Ramblings on healthcare, medical education, and life with a spinal cord injury
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A Much Needed Update

Well, it’s been quite a long time since the last update.  Not for lack of activity, mind you.  Those of you who know me well know that I certainly don’t live a life of inactivity – wheelchair or not.  These past few months have been no exception.  So what follows is synopsis of what I’ve been up to, as well as the real important stuff: where I’m at with respect to recovery.

I’ve been focusing a lot on vulnerability research, exploring new types of vulnerabilities and methods of exploitation, which is what drew me into the information security field to begin with.  Unfortunately, I wish I’d had more time to devote to pure research in the past.  Not that I regret any of the decisions I made or the client work that I’ve done.  Far from it.  I’ve had the chance to create and be involved in some pretty cool things, which was my goal before medical school.  It would have been nice to get into the more detailed nitty gritty of software exploitation that I’m doing now.  But hey, at least I’m doing it now.  I think I’ll be starting a separate blog sometime soon to chronicle the more technical things.  And I certainly plan to stay up-to-date with the field as a hobby, as it’s been something I’ve been crazy about since I was much younger.

Just this past weekend I went to DC for a security conference.  I mention it not to focus on the security side of things, but because it was the first trip I’ve taken since the accident on my own.  Over the past year I’ve taken several car trips with other people and stayed at a number of hotels, but never the train and never by myself.  Strange, a twenty-nine year-old man who’s traveled the world for clients in the past thinking about taking a trip alone for the first time.  Amtrak carried me from Penn Station to DC and back, and Marriott helped on the bedding side.  Fortunately enough, the conference was at the same hotel I stayed at, which made things a lot easier.  The trip was remarkably unremarkable.  Managed to get onto the train without issue, and transferred into a seat.  The gap getting out of the train was a bit too big for me to comfortable wheelie off of (especially with a heavy bag on the back of my chair throwing my balance off, a six-inch drop, and a gap that seemed about four-inches wide), so the conductor got a bridge plate.  It’s basically a small, foldable, three-foot long sheet of metal that acts as a ramp.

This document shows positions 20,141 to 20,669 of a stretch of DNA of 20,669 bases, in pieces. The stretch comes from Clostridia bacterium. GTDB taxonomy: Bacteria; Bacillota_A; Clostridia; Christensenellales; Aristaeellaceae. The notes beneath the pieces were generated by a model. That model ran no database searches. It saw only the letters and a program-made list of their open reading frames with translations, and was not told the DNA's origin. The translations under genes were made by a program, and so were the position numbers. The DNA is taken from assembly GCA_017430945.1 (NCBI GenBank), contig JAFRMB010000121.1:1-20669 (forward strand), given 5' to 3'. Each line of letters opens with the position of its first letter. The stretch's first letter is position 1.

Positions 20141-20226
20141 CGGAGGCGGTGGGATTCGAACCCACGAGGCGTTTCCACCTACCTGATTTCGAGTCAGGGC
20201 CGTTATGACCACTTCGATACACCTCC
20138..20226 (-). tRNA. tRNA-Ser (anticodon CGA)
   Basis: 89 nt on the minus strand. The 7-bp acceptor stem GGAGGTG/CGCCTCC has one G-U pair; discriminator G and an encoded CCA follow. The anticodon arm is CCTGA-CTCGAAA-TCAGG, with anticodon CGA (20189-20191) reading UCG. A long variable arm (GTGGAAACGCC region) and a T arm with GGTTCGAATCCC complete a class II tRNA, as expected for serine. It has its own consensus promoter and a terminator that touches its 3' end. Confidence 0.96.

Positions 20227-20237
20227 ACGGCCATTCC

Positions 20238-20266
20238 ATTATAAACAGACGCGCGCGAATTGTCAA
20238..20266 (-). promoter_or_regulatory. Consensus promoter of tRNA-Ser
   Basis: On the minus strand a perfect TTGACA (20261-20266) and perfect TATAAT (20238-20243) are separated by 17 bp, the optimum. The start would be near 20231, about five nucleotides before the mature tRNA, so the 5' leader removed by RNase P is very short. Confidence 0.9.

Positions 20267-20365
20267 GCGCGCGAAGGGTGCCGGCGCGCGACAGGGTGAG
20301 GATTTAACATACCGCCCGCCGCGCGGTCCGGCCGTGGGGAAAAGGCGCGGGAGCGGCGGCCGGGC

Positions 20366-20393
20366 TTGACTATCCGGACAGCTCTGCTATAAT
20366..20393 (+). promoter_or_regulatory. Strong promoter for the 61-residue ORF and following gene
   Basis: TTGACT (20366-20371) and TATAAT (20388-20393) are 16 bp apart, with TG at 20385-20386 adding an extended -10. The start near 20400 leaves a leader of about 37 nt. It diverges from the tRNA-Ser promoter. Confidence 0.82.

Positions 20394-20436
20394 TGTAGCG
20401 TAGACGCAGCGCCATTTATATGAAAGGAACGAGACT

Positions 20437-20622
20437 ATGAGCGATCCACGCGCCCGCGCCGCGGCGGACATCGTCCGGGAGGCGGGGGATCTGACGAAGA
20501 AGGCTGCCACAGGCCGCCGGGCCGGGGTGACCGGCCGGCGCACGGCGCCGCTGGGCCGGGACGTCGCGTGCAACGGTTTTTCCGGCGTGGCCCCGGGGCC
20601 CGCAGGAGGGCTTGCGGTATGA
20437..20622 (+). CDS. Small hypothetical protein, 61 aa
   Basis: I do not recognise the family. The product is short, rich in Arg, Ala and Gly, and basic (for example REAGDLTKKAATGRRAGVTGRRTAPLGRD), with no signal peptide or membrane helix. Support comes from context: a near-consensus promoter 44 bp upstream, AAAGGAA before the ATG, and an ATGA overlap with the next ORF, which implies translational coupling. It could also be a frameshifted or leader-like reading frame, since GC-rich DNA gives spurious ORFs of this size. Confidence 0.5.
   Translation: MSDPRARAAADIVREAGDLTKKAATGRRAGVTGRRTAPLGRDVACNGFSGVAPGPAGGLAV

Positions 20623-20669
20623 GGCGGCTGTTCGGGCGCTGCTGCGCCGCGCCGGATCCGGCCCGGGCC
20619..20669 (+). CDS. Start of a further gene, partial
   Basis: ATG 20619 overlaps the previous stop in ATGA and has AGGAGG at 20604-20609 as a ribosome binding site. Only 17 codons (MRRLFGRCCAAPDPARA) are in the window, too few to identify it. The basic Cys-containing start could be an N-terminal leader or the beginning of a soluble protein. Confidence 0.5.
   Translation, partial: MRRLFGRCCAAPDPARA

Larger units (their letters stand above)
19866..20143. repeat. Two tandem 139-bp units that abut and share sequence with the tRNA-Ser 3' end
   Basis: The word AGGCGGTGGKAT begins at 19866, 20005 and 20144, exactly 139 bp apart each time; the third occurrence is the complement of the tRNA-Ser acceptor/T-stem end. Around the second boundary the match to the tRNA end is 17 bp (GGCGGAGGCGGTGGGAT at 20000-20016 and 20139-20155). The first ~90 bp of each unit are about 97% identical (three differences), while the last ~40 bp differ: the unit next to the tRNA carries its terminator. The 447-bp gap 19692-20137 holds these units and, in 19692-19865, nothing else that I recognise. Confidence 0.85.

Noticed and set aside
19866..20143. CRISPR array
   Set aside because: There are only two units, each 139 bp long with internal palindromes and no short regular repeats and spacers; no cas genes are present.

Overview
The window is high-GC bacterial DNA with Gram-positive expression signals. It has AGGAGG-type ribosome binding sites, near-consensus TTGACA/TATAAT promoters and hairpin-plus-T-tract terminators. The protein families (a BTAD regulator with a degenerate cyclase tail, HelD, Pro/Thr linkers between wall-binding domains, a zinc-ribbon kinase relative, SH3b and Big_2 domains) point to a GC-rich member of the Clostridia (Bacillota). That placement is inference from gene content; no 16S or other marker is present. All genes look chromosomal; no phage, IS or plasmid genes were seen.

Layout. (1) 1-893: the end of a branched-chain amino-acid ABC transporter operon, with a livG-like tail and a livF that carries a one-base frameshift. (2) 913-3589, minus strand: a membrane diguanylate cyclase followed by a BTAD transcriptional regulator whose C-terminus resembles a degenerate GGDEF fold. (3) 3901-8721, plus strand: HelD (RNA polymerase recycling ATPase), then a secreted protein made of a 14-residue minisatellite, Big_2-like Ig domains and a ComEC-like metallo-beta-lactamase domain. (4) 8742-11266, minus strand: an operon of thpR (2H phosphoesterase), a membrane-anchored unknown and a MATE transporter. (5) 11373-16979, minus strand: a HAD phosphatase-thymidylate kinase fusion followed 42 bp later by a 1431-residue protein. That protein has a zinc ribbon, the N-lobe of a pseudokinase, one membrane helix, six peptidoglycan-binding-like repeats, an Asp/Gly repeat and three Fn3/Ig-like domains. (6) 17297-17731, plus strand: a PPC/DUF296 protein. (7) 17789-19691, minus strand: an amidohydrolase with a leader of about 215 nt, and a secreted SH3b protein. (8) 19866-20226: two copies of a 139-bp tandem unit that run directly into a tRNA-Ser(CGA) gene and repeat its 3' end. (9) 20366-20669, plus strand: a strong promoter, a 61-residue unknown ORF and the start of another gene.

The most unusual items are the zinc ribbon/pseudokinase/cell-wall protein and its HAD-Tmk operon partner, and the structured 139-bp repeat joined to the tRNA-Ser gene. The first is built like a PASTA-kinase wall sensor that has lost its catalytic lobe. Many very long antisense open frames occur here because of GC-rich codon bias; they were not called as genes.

The Marriott was great.  Their accessible rooms truly are accessible, unlike the Westin I stayed in a few months ago for a wedding.  While the Marriott had a roll-in shower, angled floor with a drain and a fold-down bench to sit on, the Westin had this ridiculous “bench” at the end of the tub.  It was really just a normal bathtub with a four-foot by four-foot tile platform at the end of it.  There was no tub bench to sit on, so the only place for someone disabled to sit on is the flat platform at the head of the tub.  Now, I’m no physicist.  But when you have somebody sitting on something that’s vertically higher than the tub, do you think all the water is just going to preferentially drain into the bathtub when there is no slope?  Let me tell you that, no, it does not.  So the bathroom floor at the Westin was a lake for the weekend.  Lest you think I’m just bathroomly inept, the hand-held showerhead in the Westin, which had its own water control, was mounted right at the end of the tub by the platform.  Whoever designed that “accessible” bathroom clearly doesn’t understand what accessibility really means.  The Marriott even had a cut-out under the sink, to allow clearance for someone’s legs while in a wheelchair.  And so did one of the sinks in each of their public bathrooms.  Everybody responsible for designing spaces to be used for disabled people should have to actually sit in a wheelchair and try their spaces so they can learn from their mistakes.  Of course there’s no way for them to try them beforehand (although CAD software really should be able to model this kind of thing), at least they can explore different spaces and see what it’s really like.

Coming up this weekend will be the first airplane trip.  Kristina and I are heading to Cleveland to meet with faculty and administration at Case to do some planning for starting medical school in July.  While there I’m hoping to also scout out a few possible places to live and make some contacts that will be helpful when it comes time to sign a lease or mortgage in a few months.  And I’ll also get to see how another hotel chain handles accessible rooms – this one has already told me they have a roll-in shower, so hopefully we won’t create a miniature Lake Erie on their floor.  With any luck, I won’t have to put the snow chains on the chair tires.